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ALEXANDER NOWELL, the son of John Nowell, Esq., of Whalley, in the county of Lancaster, was born in that parish sometime in the year 1507 or 1508: educated at Middleton in the same county, and at the early age of thirteen, was admitted of Brasen-Nose College, Oxford. Of that society he afterwards became fellow; and very late in life (1595) was for a few months President of the College. In 1543 he was appointed Master of Westminster School1; and in November, 1551, was made prebendary of Westminster on the death and in the room of Dr Redmayn, Master of Trinity College, Cambridge.

On the accession of Queen Mary, Nowell was returned (probably through the influence of the Earl of Devon) as one of the burgesses to represent the borough of Loo in the parliament which met in October 1553. A committee of the House of Commons, however, declared him to be ineligible to be a member of that house, because of his "being a prebendary of Westminster, and thereby having a voice in the Convocation House." But unless Nowell were the Proctor elected to represent the Chapter of Westminster in Convocation, he would not have "a voice in the Convocation House" merely because he happened to be a prebendary of Westminster. Considering, therefore, that Dr Tregonwell, a zealous papist, who was also a prebendary of Westminster, was allowed to retain his seat in parliament, the ejection of Nowell from that assembly may be ascribed to his known attachment to the Reformation 2.

Of this attachment Nowell gave decisive evidence in the following year for when the persecuting spirit of Queen Mary

1 Carlisle Grammar Schools, II. 114.

2 Carte, Hist. of Engl. 1. 295.



had begun to shew itself, we find him at Strasburgh among those eminent persons who were exiles for their religion. It appears that from Strasburgh Nowell removed to Frankfort, and when the "troubles" arose there, that he at first adhered to the party who advocated the "new discipline," against Horn and the strictly episcopalian party. He was, however, afterwards found among those who enforced the importance of unity in essentials, and who expressed their willingness to submit to authority as regarded matters ceremonial. Yet when the question of rites and ceremonies came to be discussed in the Convocation of 1562, Nowell, with others, proposed some relaxation in the rubrics of King Edward Sixth's Service-book, as regarded the wearing of the surplice, the cross in baptism, and other like matters, respecting which some ministers had scruples1. Afterwards, also, we find him acting as a pacificator in the proceedings which were taken against Sampson, Dean of Christ's Church, and Humphry, President of Magdalen College, Oxford, for refusing the habits2.

When, on the death of Queen Mary, the exiles returned to England, Nowell was among those who were employed to carry out Queen Elizabeth's plans for the reformation of religion. One of the most efficacious of those plans was the appointing of visitors for different parts of the country, whose duty it should be to see that such injunctions and ordinances as were issued by authority respecting religion and ecclesiastical affairs were complied with. To Nowell and others were assigned, in 1559, the visitation of the diocese of Lincoln, Peterborough, Oxford, and Lichfield3. Early in the following year Bishop Grindal collated Nowell to the archdeaconry of Middlesex, to the rectory of Saltwood (which however he very soon resigned), and to a stall in the church of Canter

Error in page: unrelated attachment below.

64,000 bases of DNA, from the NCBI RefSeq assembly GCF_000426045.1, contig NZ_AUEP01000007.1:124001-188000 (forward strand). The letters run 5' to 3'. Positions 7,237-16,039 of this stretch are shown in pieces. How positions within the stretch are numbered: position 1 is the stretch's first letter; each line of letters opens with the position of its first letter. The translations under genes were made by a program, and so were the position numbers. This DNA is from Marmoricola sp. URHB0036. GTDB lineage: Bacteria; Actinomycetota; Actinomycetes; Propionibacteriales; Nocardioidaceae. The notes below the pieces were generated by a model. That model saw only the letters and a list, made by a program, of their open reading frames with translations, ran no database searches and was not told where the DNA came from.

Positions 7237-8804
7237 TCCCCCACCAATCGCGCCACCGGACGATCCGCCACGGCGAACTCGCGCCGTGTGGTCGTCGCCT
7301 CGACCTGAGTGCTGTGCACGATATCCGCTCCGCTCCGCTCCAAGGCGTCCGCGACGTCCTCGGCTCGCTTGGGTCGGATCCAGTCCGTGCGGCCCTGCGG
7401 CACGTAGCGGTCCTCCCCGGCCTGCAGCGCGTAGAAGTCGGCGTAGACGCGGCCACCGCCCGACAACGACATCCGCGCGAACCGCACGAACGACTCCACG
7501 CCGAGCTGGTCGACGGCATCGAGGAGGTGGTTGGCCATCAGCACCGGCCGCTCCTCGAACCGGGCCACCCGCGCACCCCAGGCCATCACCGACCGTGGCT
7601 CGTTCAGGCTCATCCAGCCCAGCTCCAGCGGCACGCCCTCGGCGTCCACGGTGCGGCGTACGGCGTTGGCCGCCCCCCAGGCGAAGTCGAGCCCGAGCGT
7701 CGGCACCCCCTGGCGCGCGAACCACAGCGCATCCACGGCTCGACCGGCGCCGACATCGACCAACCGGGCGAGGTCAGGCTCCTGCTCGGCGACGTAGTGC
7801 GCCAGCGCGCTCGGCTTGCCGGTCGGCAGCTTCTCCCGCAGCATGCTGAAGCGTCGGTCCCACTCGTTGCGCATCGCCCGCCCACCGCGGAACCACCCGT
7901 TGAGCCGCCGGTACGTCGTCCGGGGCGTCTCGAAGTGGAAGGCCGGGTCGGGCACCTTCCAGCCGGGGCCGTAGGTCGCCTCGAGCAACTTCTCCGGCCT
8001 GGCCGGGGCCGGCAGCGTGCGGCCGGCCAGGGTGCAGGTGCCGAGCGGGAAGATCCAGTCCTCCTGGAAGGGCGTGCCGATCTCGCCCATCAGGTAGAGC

1 Troubles at Frankfort, pp. 65, 115–135, 189, 190. Lond. 1846. Strype, Ann. 1. i. 1591. Oxf.

2 Strype, Life of Parker, 1. 343. Oxf.

8 Strype, Ann. I. i. 247.

bury. In the same year he was appointed to a stall in St Peter's, Westminster, which from being a monastery had been erected into a collegiate church; and at the close of the year, Nowell was preferred to the deanery of St Paul's, which he held till his death.

During the earlier periods of the Reformation licences to preach were but very sparingly granted. The persons selected for that privilege were always men of eminent abilities and of settled principles. It was to be expected therefore that Nowell would be very often employed in so important a service. Accordingly we find him among those appointed to preach at St Paul's Cross; in the Cathedral; before the Queen during Lent; and on other occasions. A specimen of his preaching is given in the Appendix to this Volume.

In the Convocation which revised the "Articles of Religion" agreed upon in the reign of King Edward VI., Nowell was chosen prolocutor, and took an active part in the proceedings of that assembly. He was soon after employed to compose a Homily to be added to the Form of Prayer which was put forth in consequence of the plague which was raging.


Early in the year 1565 we find Nowell engaged in a controversy with Thomas Dorman, who had been fellow of All Souls' College, Oxford, during the reign of Edward VI., but went over to popery when Queen Mary came to the throne. This Dorman had put forth an attack on certain portions of Bp Jewell's Apology, under the title of "A Proof of certain Articles in Religion denied by Mr Jewell." He undertook in his book to prove that the supremacy of the bishop of Rome; transubstantiation; the sacrifice of the mass and communion under one kind; were severally held and professed by the Church of Christ within the first six centuries. It was, however, to establish his proposition respecting the universal supremacy of the bishop of Rome that Dorman chiefly laboured;

4 Strype, Ann. I. i. 306.

5 See Grindal's Remains, pp. 95, et seq. Park. Soc. Edit.

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